I released my right hand and gave it to the next man in line. He was probably in his early twenties. His brown eyes revealed a stillness inside, the kind of stillness that I imagined would be in the depths of the dark and silent ocean. I swam inside his gaze and sunk under the currents of my thoughts. A bow started in my heart and tilted my chin, bringing my eyelids together. Thank you poured from the crown of my head as my nostrils trembled from the rumblings of breath and rising tears. I inhaled deeply and my stomach squeezed up into my diaphragm and past my throat, pushing out tiny drops of tears. My left hand danced and landed in the open palm of the next man as my left foot lost some ground beneath me. My palm felt pressure and seemed lifted as I pressed down and regained balance.

“Thank you,” I said.

A stocky brown skinned man nodded and continued to steady me. He passed my hand to the next man in line. I held and was held by maybe twenty-five sets of hands, hearts and eyes—all colors and shapes. Most of their hands felt soft, open, not tense, nor grabby. Each looked me in the eyes as if they saw a precious being, not an object of stimulation. There was no feeling of yearning. No one wanted to take from me. It appeared they truly wanted to serve the feminine. My breath relaxed deeper and I felt dignity rise from my spine. I felt safe.

When each woman finished offering Tabaco, water, and prayer to the river, we stood at its edge. The woman who carried the water then asked if there were any others who identified as female, who wanted to pray. A heavy-set woman with short blonde hair capered down the tunnel of men and towards the water. Her smile stretched along the horizon, as all eyes witnessed her journey to pray. The water carrier asked if there were anyone else. A tall, dark-skinned, male-bodied woman with long dark hair floated down the runway like a butterfly attracted water. She twisted and turned to greet each hand. The water carrier then asked for the men to come to the water and pray as the women sang.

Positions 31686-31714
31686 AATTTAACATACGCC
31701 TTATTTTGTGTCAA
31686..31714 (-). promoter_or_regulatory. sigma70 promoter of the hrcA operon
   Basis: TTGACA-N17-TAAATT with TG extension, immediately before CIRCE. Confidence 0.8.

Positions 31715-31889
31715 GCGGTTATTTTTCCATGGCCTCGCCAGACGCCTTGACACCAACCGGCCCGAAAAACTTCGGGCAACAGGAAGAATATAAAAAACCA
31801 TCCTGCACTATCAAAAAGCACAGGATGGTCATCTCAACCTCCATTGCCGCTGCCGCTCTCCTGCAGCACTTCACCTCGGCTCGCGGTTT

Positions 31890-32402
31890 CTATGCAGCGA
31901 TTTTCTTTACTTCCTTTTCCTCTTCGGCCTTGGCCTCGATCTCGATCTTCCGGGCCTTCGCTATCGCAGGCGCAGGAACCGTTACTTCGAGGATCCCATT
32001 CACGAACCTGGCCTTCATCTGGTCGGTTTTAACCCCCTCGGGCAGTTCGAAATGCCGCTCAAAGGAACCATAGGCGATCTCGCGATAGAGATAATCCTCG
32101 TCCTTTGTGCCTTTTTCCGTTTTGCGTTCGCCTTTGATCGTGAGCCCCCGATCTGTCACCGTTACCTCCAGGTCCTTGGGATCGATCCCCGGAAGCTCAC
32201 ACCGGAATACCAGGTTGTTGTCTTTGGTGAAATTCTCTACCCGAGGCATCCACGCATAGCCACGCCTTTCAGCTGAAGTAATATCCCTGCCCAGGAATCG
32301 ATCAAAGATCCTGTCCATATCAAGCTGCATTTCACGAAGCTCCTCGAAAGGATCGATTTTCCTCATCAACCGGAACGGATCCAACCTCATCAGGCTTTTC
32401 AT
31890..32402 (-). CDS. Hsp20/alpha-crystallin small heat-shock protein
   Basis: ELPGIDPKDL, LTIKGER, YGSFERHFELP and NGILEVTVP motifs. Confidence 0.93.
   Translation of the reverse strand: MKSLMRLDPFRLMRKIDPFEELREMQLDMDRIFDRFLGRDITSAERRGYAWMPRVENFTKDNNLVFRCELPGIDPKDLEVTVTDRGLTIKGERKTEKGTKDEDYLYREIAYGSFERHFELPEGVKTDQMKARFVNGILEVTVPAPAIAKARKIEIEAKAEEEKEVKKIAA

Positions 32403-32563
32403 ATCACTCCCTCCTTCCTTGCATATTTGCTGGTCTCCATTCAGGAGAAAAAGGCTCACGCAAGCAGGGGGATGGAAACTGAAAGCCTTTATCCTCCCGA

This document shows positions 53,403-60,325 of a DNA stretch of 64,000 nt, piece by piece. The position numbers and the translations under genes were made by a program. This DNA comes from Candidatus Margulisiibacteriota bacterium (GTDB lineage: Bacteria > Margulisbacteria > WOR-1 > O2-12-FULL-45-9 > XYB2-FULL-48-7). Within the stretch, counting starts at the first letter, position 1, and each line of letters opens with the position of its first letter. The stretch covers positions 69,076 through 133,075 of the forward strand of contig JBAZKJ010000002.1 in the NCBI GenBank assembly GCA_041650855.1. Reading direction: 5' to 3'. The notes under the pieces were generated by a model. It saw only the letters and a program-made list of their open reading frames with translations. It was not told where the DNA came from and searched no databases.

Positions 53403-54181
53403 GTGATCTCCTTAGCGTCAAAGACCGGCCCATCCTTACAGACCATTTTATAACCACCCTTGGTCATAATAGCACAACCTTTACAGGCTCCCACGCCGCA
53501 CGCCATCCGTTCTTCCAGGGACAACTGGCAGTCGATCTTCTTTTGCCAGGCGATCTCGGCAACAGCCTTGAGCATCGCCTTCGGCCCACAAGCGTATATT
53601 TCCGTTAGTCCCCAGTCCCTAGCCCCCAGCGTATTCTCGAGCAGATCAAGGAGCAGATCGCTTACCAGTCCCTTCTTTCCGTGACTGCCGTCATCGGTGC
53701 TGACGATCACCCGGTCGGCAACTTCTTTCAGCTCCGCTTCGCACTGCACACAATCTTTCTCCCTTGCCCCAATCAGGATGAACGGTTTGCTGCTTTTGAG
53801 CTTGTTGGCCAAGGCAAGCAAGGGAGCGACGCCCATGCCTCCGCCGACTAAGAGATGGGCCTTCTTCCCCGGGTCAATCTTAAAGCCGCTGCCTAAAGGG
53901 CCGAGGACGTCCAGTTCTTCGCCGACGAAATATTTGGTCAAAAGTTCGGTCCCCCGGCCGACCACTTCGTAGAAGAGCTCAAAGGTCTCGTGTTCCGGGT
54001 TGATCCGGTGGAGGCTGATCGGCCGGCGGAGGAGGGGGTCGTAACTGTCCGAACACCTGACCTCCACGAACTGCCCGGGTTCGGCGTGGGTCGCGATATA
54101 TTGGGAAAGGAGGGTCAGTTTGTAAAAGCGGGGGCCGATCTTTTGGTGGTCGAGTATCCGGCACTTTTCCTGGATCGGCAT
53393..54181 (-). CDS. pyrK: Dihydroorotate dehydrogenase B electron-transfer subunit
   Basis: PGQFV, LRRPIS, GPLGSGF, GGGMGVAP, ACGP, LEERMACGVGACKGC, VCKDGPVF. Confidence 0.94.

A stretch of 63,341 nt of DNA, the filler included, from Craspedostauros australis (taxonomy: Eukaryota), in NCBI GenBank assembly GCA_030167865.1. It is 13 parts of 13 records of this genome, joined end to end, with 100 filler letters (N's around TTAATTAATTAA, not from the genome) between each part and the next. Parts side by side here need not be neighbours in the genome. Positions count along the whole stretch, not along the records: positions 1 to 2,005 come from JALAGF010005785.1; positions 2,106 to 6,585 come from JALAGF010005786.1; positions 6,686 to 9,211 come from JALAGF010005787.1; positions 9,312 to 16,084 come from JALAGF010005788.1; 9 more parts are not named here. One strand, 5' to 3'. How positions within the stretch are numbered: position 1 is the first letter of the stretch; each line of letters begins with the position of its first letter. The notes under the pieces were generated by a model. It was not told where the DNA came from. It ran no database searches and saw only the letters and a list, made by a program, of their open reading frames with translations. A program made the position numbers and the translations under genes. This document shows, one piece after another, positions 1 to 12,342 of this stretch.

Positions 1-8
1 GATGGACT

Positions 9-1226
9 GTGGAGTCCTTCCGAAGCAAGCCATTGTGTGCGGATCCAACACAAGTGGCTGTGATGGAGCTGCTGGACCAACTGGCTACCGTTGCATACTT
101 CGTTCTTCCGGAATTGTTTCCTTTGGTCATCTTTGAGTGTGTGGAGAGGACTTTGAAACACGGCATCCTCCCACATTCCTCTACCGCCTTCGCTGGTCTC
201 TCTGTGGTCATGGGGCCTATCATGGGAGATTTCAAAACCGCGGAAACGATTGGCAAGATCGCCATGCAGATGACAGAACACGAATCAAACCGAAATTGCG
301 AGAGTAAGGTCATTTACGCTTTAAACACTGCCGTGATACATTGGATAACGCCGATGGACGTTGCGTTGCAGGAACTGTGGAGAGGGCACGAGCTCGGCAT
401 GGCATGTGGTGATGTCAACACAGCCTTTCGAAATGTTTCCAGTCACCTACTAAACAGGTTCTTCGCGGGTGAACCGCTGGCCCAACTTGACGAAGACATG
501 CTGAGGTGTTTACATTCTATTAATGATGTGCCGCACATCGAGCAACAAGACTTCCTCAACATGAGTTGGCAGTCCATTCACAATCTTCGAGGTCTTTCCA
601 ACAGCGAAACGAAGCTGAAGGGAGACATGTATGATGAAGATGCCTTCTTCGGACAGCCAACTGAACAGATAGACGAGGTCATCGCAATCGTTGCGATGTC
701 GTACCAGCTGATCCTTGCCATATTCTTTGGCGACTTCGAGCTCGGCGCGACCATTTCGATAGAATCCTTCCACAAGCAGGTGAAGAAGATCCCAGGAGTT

Amina Re is a writer and a visual and performing artist.   Immediately after her son was born 25 years ago, she went into a comma and had a near death experience.  After that she was flooded with images and words about what it was to be a mother, a woman, and a survivor of sexual abuse in a patriarchal society.  Her art has woven into her life as a mother, a healer, and an activist.  She co-founded Fairhaven School, a free and democratic school in Maryland.  Her paintings have been exhibited nationwide.  In Santa Fe, New Mexico she was heavily involved in the Occupy movement.  She also organized dozens of performances involving community members.  Amina currently facilitates group workshops involving movement, touch, art, and writing as a way to heal relational dynamics and create more connection in a disconnected world.

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This entry was posted on September 17, 2017 by .